Washington scandal reveals politics behind European Jewish memorials

A small government agency for preserving European historical sites has been accused of criminal malfeasance, roiling Jewish community officials who say the agency has played a critical role in memorializing Europe’s Jewish past.

The controversy surrounding the U.S. Commission for the Preservation of America’s Heritage Abroad offers a glimpse into the workings of influence in the capital and reveals how the focus in Washington on lost Jewish heritage at times stirs resentment among non-Jewish Americans of European descent.

Some are concerned that the controversy could roll back recent strides in getting European nations to confront and memorialize their role in the decimation of European Jewry.

“A lot of sites important to different parts of the Jewish community would not continue to be in existence if not for the commission,” said Mark Levin, who directs the National Conference Supporting Eurasian Jewry, a body that advocates for Jews in many of the countries where the agency has helped set up memorials.

Most wounding for the heritage commission and its defenders was a statement that Sen. Ron Johnson, R-Wis., the chairman of the Senate Committee on Homeland Security and Government Affairs, released to The New York Times.

“Established with the best of intentions to memorialize the horrors of 20th-century genocides, the Commission for the Preservation of America’s Heritage Abroad did little to accomplish that goal but was instead used to enrich a lobbyist,” Johnson told the Times.

That lobbyist is Jeffrey Farrow, the heritage commission’s part-time executive director, who made a salary of $104,000 while also collecting fees for representing foreign governments, according to the Times.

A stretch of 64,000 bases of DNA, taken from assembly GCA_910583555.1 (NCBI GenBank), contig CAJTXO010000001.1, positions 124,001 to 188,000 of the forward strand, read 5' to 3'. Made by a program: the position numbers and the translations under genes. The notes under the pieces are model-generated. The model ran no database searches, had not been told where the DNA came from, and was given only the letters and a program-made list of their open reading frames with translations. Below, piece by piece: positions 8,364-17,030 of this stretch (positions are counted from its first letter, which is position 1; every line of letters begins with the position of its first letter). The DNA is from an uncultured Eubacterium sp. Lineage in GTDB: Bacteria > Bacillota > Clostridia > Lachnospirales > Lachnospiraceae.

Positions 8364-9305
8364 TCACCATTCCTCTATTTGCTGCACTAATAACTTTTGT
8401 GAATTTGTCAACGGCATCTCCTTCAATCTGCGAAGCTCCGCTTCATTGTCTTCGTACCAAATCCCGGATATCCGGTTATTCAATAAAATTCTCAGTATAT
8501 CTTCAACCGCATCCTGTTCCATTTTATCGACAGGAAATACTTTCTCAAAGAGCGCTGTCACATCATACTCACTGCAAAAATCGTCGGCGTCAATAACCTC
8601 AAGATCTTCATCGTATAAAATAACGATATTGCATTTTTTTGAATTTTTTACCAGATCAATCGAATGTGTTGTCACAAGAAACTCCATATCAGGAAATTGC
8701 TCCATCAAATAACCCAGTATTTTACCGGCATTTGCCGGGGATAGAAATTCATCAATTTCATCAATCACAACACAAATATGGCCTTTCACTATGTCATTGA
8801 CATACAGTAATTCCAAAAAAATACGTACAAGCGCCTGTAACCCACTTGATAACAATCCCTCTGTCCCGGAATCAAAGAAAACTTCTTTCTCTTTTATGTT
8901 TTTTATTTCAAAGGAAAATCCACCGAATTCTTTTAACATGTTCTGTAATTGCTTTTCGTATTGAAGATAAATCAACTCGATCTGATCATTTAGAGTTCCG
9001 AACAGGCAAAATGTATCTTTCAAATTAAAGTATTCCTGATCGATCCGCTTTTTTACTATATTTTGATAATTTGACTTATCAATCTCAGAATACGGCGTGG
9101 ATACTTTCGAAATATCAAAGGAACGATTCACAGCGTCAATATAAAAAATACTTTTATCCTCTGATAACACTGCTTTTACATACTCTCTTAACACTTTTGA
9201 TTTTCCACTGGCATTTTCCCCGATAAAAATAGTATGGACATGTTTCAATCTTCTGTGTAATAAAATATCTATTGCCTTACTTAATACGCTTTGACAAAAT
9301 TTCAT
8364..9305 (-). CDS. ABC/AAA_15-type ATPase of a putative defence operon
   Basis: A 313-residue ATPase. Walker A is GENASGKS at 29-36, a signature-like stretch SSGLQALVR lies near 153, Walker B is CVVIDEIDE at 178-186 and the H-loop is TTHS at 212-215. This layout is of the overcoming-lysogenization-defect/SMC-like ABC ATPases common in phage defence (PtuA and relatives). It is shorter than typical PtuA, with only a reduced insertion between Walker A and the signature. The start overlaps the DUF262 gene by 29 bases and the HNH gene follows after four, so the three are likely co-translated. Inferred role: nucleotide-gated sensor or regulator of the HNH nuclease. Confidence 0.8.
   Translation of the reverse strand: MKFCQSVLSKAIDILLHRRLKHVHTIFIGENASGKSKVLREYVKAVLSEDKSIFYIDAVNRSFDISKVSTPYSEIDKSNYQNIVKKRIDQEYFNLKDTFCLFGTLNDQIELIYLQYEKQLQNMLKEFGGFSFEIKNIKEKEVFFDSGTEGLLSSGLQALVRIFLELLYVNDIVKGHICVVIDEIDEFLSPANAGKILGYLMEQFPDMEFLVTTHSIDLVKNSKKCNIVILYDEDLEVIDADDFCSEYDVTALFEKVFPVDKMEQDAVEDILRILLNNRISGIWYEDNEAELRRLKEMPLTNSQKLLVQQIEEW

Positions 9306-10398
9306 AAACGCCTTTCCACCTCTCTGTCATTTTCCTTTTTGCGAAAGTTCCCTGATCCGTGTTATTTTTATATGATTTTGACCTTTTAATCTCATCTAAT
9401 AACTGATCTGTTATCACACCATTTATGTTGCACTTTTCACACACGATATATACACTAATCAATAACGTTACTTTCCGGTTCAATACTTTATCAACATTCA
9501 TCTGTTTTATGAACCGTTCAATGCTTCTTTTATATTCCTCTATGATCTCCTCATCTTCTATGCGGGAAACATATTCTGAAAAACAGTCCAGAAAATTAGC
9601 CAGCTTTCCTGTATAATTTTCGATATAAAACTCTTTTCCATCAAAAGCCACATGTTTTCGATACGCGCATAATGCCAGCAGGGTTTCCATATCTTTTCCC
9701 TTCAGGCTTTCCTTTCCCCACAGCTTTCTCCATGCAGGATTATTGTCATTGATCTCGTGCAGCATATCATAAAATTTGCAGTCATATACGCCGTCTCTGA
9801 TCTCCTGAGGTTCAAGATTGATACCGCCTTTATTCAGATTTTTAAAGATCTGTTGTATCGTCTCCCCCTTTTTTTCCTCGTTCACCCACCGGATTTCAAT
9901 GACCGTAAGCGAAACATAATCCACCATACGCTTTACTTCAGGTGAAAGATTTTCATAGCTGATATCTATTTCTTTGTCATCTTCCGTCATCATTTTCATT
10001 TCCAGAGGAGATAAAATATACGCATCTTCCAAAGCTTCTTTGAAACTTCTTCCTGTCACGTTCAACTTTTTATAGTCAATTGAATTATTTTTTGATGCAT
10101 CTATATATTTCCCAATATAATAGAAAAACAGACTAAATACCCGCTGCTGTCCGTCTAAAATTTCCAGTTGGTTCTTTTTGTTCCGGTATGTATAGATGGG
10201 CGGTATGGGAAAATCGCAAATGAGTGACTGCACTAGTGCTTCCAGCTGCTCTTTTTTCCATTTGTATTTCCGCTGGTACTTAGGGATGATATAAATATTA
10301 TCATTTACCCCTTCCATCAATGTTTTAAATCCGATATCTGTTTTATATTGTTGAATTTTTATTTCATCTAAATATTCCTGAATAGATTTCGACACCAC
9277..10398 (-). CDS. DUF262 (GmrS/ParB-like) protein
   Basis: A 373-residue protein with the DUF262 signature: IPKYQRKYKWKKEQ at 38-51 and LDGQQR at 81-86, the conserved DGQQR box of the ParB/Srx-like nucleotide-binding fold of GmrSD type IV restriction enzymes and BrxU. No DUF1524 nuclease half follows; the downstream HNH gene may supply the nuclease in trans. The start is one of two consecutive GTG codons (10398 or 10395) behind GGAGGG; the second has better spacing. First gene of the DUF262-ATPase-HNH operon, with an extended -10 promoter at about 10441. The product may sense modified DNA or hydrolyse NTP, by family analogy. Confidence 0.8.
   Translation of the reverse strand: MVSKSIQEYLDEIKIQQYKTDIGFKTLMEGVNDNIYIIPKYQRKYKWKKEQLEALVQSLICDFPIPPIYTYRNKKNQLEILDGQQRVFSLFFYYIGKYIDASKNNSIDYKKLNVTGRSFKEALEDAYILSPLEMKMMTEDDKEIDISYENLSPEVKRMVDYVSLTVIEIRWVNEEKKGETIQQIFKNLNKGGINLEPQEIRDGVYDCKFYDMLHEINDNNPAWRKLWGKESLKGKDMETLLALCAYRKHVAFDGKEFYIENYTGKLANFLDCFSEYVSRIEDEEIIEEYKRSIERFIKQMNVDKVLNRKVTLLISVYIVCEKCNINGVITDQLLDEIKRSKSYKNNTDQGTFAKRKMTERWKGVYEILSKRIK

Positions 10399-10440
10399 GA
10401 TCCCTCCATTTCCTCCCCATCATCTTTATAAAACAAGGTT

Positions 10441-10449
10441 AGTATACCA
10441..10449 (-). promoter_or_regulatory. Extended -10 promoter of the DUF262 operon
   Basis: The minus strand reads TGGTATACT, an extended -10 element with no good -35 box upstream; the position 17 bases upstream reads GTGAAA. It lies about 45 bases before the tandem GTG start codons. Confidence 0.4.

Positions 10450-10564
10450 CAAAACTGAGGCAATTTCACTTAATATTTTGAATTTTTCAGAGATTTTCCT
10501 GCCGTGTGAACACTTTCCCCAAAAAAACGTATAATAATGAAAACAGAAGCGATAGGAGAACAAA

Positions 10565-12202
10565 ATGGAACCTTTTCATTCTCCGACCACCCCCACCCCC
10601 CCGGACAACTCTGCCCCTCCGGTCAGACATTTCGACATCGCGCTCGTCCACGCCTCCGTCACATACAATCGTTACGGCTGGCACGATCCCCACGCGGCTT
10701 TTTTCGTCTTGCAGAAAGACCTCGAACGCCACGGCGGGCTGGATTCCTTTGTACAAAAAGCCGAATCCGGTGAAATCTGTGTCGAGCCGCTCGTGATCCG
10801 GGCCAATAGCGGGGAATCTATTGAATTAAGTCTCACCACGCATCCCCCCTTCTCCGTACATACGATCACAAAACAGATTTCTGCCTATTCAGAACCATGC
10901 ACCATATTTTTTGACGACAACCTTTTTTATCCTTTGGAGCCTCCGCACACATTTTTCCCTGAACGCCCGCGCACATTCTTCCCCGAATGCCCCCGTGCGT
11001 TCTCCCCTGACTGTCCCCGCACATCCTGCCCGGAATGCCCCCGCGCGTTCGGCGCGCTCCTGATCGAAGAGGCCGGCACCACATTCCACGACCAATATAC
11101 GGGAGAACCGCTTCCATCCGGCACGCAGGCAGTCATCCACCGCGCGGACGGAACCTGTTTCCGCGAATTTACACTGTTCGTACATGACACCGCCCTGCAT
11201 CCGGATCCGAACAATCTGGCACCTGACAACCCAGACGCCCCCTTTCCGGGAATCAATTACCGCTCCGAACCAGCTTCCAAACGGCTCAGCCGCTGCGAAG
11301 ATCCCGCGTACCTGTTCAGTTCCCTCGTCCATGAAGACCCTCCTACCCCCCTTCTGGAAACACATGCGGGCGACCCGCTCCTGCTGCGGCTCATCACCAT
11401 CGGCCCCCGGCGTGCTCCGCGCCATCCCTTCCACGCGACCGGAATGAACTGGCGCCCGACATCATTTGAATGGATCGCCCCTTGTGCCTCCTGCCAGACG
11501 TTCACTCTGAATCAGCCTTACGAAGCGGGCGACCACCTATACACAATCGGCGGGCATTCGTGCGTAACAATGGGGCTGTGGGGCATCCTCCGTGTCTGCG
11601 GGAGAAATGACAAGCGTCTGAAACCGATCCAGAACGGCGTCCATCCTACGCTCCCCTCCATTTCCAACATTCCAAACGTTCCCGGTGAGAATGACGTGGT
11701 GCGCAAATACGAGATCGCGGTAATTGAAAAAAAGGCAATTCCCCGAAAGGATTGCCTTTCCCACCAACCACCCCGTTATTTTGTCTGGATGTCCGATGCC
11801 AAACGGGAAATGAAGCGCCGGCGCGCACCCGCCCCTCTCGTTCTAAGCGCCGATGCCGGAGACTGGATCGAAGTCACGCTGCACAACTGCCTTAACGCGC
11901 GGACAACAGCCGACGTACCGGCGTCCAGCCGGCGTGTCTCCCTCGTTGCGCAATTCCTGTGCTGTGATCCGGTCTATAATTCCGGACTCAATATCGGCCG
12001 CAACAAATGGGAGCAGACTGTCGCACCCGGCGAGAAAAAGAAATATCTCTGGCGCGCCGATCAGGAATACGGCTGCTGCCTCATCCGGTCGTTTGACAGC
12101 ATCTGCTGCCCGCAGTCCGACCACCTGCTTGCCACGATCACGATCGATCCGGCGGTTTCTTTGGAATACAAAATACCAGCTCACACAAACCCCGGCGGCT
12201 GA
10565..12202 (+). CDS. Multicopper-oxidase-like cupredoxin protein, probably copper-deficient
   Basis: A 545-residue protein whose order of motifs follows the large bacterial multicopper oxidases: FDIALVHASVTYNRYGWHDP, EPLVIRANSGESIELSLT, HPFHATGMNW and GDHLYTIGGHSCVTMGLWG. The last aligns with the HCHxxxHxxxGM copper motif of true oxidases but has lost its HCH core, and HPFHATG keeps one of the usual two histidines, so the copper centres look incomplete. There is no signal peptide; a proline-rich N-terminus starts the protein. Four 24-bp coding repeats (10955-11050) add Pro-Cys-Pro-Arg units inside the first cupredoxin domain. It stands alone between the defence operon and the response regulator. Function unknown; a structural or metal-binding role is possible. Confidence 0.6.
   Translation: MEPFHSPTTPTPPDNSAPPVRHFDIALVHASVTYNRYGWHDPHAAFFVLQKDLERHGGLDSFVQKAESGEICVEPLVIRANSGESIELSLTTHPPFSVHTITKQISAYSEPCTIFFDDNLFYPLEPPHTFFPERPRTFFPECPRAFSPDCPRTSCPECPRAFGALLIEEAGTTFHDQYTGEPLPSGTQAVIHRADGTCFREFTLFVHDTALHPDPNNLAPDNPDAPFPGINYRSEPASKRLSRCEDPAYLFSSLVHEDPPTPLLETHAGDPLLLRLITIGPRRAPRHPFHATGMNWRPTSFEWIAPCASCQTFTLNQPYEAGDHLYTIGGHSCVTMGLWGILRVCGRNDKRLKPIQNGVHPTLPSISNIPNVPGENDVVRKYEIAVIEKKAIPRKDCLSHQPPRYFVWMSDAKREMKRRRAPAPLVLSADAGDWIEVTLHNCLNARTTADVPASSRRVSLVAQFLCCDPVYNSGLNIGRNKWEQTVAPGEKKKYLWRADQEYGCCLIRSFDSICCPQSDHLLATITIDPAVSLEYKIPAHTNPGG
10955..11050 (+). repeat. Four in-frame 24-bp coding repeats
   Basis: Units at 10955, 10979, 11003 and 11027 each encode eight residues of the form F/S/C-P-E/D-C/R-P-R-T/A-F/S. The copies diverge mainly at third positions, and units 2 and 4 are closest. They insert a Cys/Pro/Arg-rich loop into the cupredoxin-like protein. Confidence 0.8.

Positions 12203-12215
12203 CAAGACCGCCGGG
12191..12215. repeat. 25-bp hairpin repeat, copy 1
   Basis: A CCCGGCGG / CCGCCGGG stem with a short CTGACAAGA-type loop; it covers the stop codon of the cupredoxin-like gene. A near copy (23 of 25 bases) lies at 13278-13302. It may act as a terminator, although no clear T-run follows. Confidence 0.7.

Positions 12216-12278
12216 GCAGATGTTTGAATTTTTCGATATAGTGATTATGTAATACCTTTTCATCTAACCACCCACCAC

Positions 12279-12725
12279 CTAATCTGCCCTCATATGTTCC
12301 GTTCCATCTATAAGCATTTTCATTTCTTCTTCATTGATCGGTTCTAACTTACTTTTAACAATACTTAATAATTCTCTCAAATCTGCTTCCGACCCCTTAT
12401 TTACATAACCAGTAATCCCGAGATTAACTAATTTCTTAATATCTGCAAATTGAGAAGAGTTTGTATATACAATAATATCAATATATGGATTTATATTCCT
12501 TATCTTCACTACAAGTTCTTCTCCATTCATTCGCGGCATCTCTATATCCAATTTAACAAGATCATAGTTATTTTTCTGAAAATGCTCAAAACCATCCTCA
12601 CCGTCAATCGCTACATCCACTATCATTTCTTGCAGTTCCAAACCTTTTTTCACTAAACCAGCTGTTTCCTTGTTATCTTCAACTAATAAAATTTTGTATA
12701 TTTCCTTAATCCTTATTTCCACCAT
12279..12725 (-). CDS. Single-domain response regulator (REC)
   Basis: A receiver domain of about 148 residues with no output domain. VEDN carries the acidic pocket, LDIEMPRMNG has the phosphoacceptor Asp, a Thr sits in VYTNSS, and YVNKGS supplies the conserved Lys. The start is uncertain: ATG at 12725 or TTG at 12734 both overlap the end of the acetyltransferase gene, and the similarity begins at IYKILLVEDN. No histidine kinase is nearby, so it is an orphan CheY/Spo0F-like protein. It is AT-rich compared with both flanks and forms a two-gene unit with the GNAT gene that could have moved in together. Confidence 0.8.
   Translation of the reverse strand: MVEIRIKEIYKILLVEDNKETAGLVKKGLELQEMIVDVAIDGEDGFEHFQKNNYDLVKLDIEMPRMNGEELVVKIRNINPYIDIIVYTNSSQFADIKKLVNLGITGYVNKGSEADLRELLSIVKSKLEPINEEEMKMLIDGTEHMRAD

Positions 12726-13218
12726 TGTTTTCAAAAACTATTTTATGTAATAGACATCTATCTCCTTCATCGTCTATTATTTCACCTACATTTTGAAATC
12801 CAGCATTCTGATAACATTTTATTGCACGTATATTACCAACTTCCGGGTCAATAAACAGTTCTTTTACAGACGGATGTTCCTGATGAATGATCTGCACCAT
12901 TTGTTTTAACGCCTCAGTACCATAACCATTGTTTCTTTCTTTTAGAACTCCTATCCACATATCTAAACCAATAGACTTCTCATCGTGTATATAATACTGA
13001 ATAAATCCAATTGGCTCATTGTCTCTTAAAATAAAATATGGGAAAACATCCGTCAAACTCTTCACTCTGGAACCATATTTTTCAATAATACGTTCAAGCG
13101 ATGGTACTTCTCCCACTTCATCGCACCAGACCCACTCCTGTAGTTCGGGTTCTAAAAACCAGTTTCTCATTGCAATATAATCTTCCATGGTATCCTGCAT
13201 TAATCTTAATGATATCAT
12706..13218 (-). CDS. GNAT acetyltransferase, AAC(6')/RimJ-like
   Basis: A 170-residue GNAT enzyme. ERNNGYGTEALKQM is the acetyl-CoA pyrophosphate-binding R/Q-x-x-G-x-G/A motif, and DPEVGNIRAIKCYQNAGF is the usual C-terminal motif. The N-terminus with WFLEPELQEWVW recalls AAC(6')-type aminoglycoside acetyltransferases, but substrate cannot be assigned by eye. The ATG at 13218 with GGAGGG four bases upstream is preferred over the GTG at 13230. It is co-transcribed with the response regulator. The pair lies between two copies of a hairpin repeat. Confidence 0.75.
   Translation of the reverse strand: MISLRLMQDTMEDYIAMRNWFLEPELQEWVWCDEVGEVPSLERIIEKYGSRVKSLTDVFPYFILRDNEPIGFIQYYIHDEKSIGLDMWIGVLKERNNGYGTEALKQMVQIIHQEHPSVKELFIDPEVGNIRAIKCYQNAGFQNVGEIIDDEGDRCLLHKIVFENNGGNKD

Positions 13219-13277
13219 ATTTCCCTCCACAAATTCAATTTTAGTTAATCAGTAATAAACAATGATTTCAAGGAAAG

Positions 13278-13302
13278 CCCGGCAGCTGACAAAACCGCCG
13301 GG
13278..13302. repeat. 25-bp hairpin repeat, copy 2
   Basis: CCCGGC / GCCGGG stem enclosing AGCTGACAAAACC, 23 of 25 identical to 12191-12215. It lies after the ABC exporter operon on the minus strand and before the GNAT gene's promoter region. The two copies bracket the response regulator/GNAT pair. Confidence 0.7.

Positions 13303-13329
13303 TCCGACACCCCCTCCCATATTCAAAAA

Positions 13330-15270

Ezra Friedlander, a New York-based publicist who organized an event this year on Capitol Hill lauding the agency on its 30th anniversary, said he was taken aback when he read Johnson’s statement.

“The cemetery where my family was buried, for many decades following World War II it was almost impossible to pay respects,” Friedlander said, referring to the burial ground of the Liska Hasidic dynasty in Hungary. “As a result of the commission it was restored to pristine conditions. Today there are literally thousands of people praying and paying firsthand respects.”

William Daroff, a former member of the heritage commission, said the agency’s importance was in lending U.S. government heft to efforts to persuade European governments to back preservation projects and memorials.

“Congress has decided that it’s important for America’s heritage to be preserved, and if the U.S. didn’t step in, this piece of history would be lost,” said Daroff, the Washington director for the Jewish Federations of North America.

Private donors often join European governments in paying for the projects; the agency’s $644,000 government budget goes to administrative costs. Just under a sixth of the budget is for Farrow’s salary.

An official who works for Johnson’s committee told JTA that Johnson may have overstated the heritage commission’s lack of accomplishment to the Times, but that its glory days had passed. The agency has completed little recently, said the official, who spoke anonymously, emphasizing that Johnson did not want to end the agency but to reform it.

The heritage commission’s website is heavy with accounts of restorations and memorials completed in the 2000s, but lists only a few projects this decade. An agency official emailed to JTA information about 20 recent projects, many not appearing on the website.

In his statement, dated Aug. 10, Johnson cited a 2013 report on the heritage commission by the inspector general of the General Services Administration, calling it “a bizarre tale in which an obscure federal agency tasked with making lists of cemeteries in Eastern and Central Europe morphed into the taxpayer-funded lobbying offices of an extravagantly-paid lobbyist,” referring to Farrow.

In addition to directing the heritage commission, Farrow has also registered as a foreign agent for Palau, a tiny Pacific Island nation that receives funding from the U.S. government, and he has lobbied on behalf of Puerto Rico.

The seeming duality of the role – a government official using government offices to rake in big bucks as a lobbyist – earned Farrow the rogue’s treatment in the Times.

“Mr. Farrow was at once a federal government bureaucrat and lobbyist,” the Times story said. “The revolving door did not even have to spin.” Farrow did not reply to a request for comment.